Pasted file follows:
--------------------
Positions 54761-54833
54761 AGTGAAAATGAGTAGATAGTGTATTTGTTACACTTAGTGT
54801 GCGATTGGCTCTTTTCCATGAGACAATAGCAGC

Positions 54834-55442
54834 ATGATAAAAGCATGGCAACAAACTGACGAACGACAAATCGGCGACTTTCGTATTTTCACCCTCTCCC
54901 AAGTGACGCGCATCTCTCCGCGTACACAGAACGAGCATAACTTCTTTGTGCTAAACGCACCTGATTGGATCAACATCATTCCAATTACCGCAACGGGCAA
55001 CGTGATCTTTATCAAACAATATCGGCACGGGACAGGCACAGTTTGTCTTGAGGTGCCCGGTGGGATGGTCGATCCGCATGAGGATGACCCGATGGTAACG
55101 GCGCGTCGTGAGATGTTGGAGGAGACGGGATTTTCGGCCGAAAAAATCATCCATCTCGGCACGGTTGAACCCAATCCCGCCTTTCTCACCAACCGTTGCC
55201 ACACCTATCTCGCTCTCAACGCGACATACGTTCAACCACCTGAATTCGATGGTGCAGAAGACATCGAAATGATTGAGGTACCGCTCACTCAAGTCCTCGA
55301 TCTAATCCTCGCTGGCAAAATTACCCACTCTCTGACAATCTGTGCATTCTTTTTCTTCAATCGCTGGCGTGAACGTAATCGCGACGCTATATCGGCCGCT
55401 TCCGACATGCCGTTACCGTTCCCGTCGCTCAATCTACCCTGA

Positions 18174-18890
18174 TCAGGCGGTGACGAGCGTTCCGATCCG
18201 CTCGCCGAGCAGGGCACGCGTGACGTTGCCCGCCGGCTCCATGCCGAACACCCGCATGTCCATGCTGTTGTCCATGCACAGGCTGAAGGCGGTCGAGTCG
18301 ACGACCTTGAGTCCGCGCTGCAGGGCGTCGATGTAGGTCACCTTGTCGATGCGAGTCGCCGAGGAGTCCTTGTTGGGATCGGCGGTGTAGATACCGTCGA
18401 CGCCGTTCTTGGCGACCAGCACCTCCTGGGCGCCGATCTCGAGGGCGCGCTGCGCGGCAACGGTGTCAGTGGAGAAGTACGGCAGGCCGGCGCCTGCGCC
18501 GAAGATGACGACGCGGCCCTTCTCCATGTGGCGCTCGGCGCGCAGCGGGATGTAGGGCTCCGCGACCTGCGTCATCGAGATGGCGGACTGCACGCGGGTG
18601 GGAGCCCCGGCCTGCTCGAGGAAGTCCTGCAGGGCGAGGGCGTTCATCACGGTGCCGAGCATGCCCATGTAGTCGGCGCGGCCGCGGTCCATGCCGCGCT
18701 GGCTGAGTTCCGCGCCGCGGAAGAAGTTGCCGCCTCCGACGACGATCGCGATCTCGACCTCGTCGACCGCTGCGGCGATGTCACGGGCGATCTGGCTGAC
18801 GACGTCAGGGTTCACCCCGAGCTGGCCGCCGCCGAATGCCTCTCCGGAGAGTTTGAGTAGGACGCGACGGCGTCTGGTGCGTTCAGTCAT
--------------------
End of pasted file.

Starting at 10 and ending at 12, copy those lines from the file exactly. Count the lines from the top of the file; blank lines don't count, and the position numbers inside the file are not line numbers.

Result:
55301 TCTAATCCTCGCTGGCAAAATTACCCACTCTCTGACAATCTGTGCATTCTTTTTCTTCAATCGCTGGCGTGAACGTAATCGCGACGCTATATCGGCCGCT
55401 TCCGACATGCCGTTACCGTTCCCGTCGCTCAATCTACCCTGA

Positions 18174-18890